Figures on overdose deaths grab headlines, but treatment data could save lives. In response, health officials have released new information on emergency room visits for drug overdoses, numbers that paint a fuller picture of the state's opioid crisis.
“What we're trying to do is have a better assessment of all the different data points that may be related to the overdose,” said Raul Pino, commissioner of the state Department of Public Health.
Pino said death numbers and subsequent toxicology reports are crucial for understanding Connecticut's opioid crisis. In the last six years, those deaths have nearly tripled in Connecticut, according to the Office of the Chief Medical Examiner.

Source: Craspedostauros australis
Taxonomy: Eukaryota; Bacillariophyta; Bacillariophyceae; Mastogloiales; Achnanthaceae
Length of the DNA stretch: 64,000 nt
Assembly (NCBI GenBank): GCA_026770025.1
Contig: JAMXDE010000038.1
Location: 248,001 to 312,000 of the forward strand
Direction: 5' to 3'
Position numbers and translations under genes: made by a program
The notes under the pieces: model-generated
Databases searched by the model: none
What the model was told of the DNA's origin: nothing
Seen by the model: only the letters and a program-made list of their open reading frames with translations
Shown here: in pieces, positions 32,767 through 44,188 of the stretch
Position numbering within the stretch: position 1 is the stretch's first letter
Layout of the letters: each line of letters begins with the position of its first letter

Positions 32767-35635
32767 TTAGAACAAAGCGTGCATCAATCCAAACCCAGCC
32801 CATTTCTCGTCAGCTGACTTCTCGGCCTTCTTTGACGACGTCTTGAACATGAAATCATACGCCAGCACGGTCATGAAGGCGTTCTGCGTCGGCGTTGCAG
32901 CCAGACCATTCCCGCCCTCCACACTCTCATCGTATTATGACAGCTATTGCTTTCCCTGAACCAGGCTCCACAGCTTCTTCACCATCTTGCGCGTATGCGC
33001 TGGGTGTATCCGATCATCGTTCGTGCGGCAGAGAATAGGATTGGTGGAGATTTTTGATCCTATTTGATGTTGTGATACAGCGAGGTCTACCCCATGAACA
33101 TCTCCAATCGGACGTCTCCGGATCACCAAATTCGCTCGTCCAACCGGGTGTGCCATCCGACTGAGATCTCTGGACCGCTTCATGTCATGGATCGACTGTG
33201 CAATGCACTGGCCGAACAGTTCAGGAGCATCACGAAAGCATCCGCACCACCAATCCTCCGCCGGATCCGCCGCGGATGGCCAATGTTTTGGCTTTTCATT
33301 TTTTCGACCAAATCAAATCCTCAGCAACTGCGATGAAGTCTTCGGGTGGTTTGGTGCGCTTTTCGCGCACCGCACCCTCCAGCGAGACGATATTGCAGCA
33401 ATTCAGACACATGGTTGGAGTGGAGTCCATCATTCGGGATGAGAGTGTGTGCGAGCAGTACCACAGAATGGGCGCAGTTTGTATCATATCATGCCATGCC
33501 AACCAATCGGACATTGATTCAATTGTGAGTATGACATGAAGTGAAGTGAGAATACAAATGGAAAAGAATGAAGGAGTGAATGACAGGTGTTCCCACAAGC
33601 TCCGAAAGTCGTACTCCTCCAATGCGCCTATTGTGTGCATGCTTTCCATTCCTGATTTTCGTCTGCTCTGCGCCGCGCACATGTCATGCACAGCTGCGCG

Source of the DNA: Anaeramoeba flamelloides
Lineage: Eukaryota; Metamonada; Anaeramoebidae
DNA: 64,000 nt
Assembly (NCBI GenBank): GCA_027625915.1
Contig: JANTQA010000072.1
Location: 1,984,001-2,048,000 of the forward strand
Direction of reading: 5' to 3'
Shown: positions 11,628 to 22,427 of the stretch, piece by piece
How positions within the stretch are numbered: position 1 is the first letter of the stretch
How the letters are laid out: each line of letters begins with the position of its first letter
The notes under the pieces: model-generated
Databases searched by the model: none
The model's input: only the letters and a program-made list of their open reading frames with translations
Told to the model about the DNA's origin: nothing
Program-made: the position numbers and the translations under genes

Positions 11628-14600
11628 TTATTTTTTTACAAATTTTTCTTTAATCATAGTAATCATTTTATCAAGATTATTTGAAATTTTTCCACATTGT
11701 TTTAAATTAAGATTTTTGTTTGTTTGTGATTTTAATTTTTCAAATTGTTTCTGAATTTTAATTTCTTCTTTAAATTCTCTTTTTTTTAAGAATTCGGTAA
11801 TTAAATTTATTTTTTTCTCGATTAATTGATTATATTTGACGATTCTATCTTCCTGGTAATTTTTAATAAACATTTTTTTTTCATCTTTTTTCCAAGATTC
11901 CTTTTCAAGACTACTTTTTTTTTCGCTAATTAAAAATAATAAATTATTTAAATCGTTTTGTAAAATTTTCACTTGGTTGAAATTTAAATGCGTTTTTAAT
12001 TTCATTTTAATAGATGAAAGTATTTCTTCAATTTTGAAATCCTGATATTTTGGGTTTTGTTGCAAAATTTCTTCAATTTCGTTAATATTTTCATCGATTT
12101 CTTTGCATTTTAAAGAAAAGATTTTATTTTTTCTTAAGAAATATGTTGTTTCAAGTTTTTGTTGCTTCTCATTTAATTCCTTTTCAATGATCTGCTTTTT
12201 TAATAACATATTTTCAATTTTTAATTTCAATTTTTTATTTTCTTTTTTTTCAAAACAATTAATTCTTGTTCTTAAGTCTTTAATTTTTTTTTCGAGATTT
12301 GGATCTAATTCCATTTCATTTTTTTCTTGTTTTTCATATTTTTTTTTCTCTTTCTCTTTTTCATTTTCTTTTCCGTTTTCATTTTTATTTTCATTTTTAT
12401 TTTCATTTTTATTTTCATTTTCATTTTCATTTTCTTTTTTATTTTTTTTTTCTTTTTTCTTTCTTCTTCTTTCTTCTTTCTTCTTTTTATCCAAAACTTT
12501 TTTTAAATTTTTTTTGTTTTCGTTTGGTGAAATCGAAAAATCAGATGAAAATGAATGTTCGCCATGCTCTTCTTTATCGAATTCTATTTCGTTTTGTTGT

But what about people who are treated?
“There are many people who survive the overdose,” Pino said.
To track that, DPH is working with 27 emergency departments around the state. They will digitally report, in near real time, suspected overdoses.
“So we have the ability, to quickly adapt to the changes in the environment,” Pino said. “To have a more granular view of what type of drug, specifically, are causing this in the community.”
Patient data will remain anonymous.
Over January and February, DPH said emergency rooms saw a weekly average of about 150 suspected drug overdoses.
New Haven and Hartford counties accounted for around two-thirds of the more than 1,300 total visits.
Pino said health directors and others who need the overdose data on a town-by-town or zip code level, will be able to get that. The general public will have access to overdose treatment numbers for their counties in the coming months.